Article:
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Migration effects all societies. Big or small, the society changes with different patterns of migration. However, the effects of migration very by society, depending on each societies unique situation. Larger societies may handle migration easier then small, and continental societies may have a better time adjusting to migration patterns then island ones. The island Society is a unique one. How does Migration affect an island society.
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The solution tackles the complex effect of migration in island societies - the pros & cons as well as the changes migration instigates. It brings examples by tackling island nations like Fiji, Timor & Cyprus into the discrussion. References are provided.
The effects of migration on small island societies tend to be amplified due to their size and often their remoteness factors. While the space given for this exercise could not possibly show all the effects of migration on an island society, it can emphasize the more general effects. Economically, islands tend to experience growth based on migration patterns. Remittances, the return of skilled workers, and boosts in tourists and short term migration on the positive side, and the "The effects of migration on small island societies tend to be amplified due to their size and often their remoteness factors. While the space given for this exercise could not possibly show all the effects of migration on an island society, it can emphasize the more general effects. Economically, islands tend to experience growth based on migration patterns. Remittances, the return of skilled workers, and boosts in tourists and short term migration on the positive side, and the "brain drain", the influx of un-skilled workers, or unemployed returnees, and decreasing population on the negative side. Ecologically, increasing population on islands, or in-migration, can be devastating as an island ecologically can only handle so much growth, in population or otherwise due to its constrictive size. Politically and Culturally, the effects of migration on islands differ. Some experience conflict when large migration of a certain ethnic group occurs, and others have difficulty accepting those that have migrated and returned. Some depend on this factor, while others welcome new ethnicities and cultures and alter themselves politically to accommodate them.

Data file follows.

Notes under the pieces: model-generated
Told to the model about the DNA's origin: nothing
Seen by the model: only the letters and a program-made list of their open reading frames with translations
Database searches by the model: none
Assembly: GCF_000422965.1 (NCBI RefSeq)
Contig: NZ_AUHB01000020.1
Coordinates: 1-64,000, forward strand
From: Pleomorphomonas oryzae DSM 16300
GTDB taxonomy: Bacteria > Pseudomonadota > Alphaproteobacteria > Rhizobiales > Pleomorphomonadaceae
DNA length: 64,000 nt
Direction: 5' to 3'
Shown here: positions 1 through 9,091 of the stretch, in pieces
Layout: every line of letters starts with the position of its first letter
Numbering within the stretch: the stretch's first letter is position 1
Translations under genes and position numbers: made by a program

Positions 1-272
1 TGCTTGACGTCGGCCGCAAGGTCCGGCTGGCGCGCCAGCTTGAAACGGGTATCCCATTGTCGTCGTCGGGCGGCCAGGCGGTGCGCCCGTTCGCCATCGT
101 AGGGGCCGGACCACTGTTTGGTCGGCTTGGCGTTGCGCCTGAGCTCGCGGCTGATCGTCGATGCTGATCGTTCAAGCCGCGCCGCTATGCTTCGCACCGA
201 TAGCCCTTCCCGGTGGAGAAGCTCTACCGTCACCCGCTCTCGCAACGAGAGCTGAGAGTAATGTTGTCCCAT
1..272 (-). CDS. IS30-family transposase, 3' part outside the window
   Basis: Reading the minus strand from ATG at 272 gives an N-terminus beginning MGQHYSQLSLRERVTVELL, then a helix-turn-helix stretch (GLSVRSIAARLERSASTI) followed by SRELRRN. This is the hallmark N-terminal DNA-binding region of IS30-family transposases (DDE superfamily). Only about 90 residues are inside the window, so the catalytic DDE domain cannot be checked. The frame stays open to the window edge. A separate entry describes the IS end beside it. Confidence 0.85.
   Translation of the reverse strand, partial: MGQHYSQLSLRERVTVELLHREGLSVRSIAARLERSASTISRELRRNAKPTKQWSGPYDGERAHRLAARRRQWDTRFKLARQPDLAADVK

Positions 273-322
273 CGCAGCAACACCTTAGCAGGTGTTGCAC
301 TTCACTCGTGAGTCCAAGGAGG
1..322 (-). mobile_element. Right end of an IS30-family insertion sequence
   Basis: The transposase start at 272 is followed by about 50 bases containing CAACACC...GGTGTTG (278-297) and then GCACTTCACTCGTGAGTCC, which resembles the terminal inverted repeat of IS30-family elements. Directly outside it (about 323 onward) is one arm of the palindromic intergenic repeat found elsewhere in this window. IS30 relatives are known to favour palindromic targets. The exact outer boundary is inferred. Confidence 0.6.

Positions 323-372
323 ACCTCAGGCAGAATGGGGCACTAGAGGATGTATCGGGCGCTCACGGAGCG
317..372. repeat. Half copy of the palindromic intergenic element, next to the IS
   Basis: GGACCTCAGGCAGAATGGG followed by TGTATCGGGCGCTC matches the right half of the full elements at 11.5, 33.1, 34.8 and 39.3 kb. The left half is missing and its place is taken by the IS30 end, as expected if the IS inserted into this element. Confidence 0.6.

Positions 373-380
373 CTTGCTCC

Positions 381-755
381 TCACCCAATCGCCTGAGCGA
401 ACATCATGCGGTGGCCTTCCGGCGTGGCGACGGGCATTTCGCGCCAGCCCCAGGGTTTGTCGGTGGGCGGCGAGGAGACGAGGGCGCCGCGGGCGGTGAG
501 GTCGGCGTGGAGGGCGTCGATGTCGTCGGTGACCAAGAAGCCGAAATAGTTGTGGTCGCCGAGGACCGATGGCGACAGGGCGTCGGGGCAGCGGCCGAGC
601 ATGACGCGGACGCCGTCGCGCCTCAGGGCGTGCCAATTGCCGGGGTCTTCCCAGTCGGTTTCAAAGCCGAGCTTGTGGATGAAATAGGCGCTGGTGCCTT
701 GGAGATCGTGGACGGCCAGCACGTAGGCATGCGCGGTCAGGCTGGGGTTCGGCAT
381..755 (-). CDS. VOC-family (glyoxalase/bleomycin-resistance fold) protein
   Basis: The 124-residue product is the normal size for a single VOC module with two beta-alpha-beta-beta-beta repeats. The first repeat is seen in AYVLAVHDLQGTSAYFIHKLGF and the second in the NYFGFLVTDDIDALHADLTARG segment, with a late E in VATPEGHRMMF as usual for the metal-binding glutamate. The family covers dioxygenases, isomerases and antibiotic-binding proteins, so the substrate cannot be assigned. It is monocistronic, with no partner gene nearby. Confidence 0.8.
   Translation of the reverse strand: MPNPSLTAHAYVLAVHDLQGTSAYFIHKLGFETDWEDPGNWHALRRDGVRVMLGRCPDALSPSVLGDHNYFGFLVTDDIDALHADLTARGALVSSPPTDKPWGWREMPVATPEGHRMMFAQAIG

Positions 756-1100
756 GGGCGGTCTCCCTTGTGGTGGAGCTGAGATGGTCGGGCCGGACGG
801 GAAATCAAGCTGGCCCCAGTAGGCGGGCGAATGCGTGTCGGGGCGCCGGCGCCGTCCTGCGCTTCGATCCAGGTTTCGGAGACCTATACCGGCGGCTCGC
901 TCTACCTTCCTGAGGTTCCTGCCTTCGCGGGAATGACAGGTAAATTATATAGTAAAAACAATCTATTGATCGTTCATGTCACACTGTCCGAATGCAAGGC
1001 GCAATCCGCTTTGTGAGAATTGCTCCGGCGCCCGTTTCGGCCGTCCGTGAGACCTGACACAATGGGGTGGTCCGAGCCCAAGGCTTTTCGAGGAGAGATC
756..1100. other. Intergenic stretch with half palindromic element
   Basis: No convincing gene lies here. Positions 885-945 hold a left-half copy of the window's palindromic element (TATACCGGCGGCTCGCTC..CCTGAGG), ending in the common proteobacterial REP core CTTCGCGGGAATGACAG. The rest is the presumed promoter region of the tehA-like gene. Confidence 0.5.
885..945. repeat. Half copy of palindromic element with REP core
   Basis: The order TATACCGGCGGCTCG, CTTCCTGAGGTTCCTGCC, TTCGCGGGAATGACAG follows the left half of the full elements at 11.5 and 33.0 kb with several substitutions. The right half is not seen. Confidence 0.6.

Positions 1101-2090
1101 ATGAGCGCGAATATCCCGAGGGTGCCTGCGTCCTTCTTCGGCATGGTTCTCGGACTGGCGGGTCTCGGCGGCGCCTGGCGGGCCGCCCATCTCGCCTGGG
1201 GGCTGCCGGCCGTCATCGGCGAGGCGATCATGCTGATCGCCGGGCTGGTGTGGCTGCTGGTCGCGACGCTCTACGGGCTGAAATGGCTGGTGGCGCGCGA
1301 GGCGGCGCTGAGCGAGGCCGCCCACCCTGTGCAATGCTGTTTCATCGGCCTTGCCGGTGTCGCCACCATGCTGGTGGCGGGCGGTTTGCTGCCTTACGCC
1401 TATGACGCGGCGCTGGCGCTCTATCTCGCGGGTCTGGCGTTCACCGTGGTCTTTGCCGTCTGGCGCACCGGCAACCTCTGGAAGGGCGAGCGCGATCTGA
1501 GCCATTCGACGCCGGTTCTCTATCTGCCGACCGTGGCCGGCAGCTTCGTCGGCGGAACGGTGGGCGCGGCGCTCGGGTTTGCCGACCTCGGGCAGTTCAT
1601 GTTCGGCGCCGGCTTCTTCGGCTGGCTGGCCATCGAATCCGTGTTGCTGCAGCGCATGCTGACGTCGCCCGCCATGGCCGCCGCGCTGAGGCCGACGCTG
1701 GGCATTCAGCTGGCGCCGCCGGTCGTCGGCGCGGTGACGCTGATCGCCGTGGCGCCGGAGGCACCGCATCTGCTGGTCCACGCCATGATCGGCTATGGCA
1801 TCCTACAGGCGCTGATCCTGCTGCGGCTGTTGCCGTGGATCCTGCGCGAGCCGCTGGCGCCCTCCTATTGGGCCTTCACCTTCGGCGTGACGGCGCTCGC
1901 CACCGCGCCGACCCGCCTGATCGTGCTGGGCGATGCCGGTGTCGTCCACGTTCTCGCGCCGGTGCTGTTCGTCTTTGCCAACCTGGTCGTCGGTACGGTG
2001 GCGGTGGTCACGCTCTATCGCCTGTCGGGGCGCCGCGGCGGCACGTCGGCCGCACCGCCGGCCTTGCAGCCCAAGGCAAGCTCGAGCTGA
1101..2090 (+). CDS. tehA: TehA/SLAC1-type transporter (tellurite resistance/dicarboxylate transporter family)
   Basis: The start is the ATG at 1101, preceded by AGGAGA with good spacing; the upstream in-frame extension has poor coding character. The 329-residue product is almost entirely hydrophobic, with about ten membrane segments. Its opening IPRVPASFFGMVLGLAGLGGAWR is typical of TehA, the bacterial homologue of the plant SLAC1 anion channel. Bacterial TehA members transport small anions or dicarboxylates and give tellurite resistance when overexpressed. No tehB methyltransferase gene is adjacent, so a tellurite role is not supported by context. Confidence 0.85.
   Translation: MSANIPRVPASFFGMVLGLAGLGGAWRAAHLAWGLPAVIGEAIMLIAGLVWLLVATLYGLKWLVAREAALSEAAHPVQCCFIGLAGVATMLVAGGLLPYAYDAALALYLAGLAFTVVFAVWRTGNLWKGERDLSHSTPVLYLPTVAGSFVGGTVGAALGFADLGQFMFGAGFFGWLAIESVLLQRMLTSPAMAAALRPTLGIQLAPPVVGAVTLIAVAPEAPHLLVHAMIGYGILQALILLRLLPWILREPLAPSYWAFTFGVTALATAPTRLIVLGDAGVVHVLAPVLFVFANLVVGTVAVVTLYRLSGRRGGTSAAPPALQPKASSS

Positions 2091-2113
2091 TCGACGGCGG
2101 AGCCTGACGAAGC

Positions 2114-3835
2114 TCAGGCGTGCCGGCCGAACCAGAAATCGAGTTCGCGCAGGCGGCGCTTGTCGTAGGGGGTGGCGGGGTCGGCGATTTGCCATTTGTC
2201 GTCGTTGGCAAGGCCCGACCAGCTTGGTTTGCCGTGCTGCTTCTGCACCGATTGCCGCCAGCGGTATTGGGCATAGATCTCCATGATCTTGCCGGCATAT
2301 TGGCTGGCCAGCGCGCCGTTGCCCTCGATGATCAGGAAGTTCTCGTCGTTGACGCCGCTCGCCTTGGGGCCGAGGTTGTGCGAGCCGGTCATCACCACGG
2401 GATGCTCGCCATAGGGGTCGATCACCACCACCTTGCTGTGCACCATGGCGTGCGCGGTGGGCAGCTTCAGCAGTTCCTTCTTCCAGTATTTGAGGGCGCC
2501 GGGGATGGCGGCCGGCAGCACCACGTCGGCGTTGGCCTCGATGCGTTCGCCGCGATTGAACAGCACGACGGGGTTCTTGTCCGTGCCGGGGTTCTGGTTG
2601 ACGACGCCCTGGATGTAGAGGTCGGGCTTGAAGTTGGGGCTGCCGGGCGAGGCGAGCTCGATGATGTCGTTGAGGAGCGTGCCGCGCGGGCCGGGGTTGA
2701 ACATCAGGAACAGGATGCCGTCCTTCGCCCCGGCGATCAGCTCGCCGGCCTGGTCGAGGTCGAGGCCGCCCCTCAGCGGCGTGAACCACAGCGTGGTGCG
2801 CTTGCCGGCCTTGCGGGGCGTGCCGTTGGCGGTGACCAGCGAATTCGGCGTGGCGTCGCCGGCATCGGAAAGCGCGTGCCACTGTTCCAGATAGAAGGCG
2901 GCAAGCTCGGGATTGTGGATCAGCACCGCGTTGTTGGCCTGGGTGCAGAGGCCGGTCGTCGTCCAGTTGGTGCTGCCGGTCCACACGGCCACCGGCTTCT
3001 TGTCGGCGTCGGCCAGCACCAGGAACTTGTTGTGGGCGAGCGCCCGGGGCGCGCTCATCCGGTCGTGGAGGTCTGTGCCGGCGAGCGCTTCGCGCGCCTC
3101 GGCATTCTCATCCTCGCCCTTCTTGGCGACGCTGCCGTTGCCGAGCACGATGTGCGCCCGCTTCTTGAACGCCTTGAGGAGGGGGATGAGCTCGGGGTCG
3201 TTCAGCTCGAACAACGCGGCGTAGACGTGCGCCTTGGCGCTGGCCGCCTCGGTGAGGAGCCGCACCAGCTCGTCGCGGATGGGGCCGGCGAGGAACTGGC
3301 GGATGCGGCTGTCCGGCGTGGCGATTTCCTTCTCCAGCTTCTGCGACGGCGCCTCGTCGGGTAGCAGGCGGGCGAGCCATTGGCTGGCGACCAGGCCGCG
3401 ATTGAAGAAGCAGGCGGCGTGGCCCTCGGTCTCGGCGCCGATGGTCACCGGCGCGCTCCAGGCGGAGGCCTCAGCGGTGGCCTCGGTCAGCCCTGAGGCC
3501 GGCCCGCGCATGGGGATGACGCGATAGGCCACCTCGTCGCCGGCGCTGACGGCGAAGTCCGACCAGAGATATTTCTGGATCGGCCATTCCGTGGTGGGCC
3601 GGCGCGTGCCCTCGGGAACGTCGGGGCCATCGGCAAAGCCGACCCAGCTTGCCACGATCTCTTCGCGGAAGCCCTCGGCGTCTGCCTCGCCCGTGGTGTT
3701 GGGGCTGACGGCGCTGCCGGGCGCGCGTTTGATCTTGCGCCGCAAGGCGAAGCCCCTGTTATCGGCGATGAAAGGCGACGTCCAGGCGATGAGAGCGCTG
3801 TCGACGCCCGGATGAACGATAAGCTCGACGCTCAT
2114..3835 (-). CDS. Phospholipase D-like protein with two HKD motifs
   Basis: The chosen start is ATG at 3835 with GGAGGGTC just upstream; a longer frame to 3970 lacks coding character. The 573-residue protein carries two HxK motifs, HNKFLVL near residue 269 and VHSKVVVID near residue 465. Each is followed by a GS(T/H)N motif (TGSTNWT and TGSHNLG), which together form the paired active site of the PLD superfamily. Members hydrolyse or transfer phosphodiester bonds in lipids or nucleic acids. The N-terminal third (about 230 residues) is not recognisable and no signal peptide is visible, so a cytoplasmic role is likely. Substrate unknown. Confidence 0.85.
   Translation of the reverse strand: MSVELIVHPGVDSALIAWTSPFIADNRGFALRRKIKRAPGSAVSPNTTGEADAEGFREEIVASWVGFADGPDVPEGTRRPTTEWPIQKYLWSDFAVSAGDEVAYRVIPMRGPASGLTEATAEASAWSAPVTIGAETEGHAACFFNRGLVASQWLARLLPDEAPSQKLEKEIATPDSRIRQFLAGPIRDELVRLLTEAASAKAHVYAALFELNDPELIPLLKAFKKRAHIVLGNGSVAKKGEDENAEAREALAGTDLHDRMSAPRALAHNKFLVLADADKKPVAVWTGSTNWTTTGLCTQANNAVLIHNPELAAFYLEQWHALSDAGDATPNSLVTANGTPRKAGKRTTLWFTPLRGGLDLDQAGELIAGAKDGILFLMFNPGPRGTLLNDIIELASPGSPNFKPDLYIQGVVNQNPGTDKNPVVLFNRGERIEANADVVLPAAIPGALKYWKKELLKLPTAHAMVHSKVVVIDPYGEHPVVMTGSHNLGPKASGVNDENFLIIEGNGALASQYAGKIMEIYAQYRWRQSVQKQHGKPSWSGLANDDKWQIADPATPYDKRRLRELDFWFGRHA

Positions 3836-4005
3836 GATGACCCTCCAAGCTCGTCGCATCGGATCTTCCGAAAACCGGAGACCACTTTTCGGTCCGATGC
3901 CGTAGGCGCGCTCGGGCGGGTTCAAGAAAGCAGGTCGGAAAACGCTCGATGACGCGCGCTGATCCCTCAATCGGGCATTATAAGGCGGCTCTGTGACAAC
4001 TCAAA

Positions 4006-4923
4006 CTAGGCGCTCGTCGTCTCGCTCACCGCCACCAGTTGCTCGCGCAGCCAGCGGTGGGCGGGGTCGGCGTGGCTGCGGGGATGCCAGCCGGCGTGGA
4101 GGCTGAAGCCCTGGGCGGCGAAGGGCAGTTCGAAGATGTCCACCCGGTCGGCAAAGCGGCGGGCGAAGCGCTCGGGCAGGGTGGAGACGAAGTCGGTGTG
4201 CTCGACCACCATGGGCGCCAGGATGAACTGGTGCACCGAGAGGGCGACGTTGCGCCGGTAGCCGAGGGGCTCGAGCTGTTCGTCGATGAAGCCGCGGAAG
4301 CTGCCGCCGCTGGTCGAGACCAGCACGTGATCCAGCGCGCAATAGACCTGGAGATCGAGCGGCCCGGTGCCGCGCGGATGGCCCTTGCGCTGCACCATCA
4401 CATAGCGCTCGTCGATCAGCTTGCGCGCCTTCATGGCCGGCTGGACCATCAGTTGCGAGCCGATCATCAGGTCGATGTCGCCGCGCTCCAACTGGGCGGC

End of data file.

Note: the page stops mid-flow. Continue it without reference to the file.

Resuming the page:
Many small islands do not have the educational facilities to train skilled and educated workers to maintain or develop the infrastructure they desire. In these cases many islanders migrate to larger centres to obtain an education. Some return, bringing the island the human resource they need, however, many are lured away by higher wages, and more opportunities in larger centres. While some see this as a negative situation, a "brain drain" as it is often seen, remittances from these workers, or money sent back to families, are often a key source of income for the entire island, not just those receiving them. They often generate a rise in the standard of living and help pay for many services. In some cases they generate employment in areas such as the building sector and other services. However, they also tend to generate an increase in the desire for consumer goods which have to be imported, thus channelling the remittance money out of the island itself. Some migration boosts are beneficial to the island in that they provide consumers, and bring much needed economic funding to the domestic market. Often these are tourists or those interested in short term migration such as military personnel and business travellers. However, large migration patters can also contain influxes of un-skilled workers or unemployed workers who may have left the particular island, or others around and have come as "failures". ...